The effort in the eastern Idaho county is being led by county GOP Chairman Doyle Beck, who just last year helped the Integrity in Government PAC fund campaign attacks against both Otter and Idaho Attorney General Lawrence Wasden in the primary – raising eyebrows because the PAC got direct donations from two county GOP central committees, in Clearwater and Idaho counties, for its attack on two GOP incumbents.
The Integrity in Government PAC raised more than $100,000 in a week for the attack campaign, which included mailings to every registered Republican in the state and came as Otter was being challenged in the primary by tea party-backed Russ Fulcher and Wasden by Christ Troupis. The PAC, chaired by Leigh Ann Callear of Idaho County with board members including Beck and two Idaho County residents, also donated $5,000 directly to Troupis’ campaign.
Beck told Post Register reporter Bryan Clark that he fears Otter will target precinct committee-level officials who challenge him; Otter says the new PAC will focus first on state legislative races, but if it raises enough money, could go down to the precinct committee level.
An email to Bonneville County central committee members warned that if they criticized Otter’s “crony capitalism” or his “good old boy network,” the new Otter PAC might target their seats, Clark reported. “If you say anything that draws the ire of the governor, then a Gov. Otter supporter will report your insubordinate behavior and you will be targeted,” the email stated.
The same county central committee had an open fight last month over procedures for appointments to several vacant seats, which some members charged occurred in a meeting that lacked proper notice.
Labrador claims questioned
The New York Times’ First Draft blog, which touts “Political News, Now,” took aim at a recent fundraising letter from Idaho 1st District congressman Raul Labrador. In an item headed “A guide to fundraising, tea party-style,” the Times wrote, “It seems Representative Raúl R. Labrador has a considerable view of his singular ability to oust a speaker, tame federal spending and decapitate special interests. We know this, because he is trying to raise money by saying so.”
It then quotes from a Labrador fundraising letter in which he says, “I sat in Speaker Boehner’s office and gave him an ultimatum: Change the way you’re running the House of Representatives or step down. The next day, he resigned from Congress.” And he says he “didn’t stop there,” and “told special interest groups that enough was enough and extracted $2 trillion in reduced spending over the next 10 years.”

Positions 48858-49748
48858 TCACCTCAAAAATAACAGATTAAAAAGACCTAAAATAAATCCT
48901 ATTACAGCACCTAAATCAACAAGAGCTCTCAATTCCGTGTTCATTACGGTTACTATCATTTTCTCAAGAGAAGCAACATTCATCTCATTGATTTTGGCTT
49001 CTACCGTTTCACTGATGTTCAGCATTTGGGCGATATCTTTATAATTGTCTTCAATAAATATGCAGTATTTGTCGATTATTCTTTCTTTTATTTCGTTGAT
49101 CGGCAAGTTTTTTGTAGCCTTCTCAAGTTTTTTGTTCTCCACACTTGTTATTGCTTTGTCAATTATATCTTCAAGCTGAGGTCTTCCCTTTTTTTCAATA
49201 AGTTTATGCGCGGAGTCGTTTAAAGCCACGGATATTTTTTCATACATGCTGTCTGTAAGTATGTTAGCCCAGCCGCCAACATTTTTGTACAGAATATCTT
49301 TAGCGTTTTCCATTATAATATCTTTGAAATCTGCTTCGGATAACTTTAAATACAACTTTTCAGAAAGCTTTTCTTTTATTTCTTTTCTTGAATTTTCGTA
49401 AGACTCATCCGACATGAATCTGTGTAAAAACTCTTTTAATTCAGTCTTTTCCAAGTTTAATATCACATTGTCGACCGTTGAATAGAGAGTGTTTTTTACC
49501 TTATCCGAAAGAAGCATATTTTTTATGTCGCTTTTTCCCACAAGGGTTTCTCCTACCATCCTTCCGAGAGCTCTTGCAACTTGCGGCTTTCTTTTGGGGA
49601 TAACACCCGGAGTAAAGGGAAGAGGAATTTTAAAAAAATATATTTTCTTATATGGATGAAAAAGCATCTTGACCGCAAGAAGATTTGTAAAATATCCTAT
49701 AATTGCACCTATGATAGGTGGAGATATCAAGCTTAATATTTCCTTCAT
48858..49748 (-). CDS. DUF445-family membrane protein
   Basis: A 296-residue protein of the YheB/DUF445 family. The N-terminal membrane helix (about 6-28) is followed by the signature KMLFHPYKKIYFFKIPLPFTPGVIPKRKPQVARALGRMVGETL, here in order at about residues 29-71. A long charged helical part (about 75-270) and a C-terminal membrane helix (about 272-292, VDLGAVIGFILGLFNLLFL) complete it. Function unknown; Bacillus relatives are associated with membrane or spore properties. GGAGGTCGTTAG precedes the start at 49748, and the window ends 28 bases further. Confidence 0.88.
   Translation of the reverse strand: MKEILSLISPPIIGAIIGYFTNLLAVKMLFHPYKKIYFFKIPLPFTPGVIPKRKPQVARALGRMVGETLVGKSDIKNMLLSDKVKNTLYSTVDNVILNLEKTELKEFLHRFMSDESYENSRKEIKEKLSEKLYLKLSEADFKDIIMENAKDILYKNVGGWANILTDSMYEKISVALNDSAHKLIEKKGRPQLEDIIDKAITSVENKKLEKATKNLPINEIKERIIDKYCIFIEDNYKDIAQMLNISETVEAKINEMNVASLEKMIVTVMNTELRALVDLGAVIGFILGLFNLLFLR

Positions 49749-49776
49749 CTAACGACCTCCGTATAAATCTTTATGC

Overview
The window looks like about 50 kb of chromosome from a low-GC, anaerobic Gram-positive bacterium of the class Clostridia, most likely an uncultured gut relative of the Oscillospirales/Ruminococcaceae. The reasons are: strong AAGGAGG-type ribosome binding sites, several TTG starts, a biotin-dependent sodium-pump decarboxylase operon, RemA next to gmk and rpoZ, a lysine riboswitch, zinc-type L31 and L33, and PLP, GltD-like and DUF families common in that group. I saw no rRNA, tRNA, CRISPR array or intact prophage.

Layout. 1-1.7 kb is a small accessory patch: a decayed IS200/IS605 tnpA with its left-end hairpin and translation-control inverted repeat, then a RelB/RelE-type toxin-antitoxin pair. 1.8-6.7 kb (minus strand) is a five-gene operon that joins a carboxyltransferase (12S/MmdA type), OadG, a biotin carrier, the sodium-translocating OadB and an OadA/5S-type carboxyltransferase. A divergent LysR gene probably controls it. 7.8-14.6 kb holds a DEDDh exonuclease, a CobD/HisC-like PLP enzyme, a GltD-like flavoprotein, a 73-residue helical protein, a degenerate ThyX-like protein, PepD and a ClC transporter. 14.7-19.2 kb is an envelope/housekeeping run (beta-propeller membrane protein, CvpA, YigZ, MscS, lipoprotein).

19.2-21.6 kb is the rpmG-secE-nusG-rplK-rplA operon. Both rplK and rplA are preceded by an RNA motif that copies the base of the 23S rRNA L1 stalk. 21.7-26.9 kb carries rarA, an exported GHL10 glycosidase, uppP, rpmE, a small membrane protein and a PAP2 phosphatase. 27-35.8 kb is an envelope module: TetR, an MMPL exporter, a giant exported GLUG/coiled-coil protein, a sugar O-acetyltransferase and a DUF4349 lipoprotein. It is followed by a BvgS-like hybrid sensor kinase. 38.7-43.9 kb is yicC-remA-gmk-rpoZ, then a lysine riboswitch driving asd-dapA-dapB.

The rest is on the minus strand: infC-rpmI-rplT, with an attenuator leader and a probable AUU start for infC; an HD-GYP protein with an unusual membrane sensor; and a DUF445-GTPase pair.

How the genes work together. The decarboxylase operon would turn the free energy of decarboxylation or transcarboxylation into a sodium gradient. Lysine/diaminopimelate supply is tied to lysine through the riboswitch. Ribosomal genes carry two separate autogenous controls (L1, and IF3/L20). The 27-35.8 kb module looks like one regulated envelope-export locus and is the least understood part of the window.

The Times notes that “several conservative members” of the House went after Boehner “for the better part of a year,” and has this bit of snark about Labrador’s spending claim: “It is not clear what budget measure Mr. Labrador is referring to, but he generally votes against bipartisan budget deals and was not a major player in any fiscal negotiation.”
Labrador has been making similar statements for months, telling Idaho Public TV this fall that since he’s been in Congress, the federal deficit has fallen from $1.5 trillion to $450 billion. “If I weren’t here, that wouldn’t be happening,” Labrador said.
Board backs initiative
The board of the Central District Health Department, the public health district that serves the Boise area, has voted to endorse the College, Not Cancer Act, the ballot initiative that’s currently circulating to raise Idaho’s cigarette tax and lower state college and university tuition.
Steven Scanlin, board chairman, called the measure “a unique approach to improve public health in Idaho,” and noted that Idaho has one of the lowest cigarette tax rates in the U.S. and the lowest in the West, at 57 cents per pack. The ballot initiative would raise Idaho’s cigarette tax by $1.50 a pack, and lower public university tuition by 22 percent.
A legislative committee crafting the way forward for the state after the demise of the Idaho Education Network has recommended a new stakeholders committee be set up at the state Department of Education to oversee and govern state broadband aid to schools.
The motion to locate the new oversight panel at the Education Department – rather than the state Department of Administration, which operated the IEN – passed unanimously. “The issue isn’t technology, the issue is getting business right,” said Rep. John Rusche, D-Lewiston. “We’ve had lots and lots of technology projects that have been driven by technologists, and don’t meet the business needs.”
The IEN, which sought to link every Idaho high school with a broadband network, ended after a court overturned the state’s $60 million contract award for the service, finding it was issued illegally. Since then, schools have contracted for their own broadband service, saving millions over the costs of the IEN.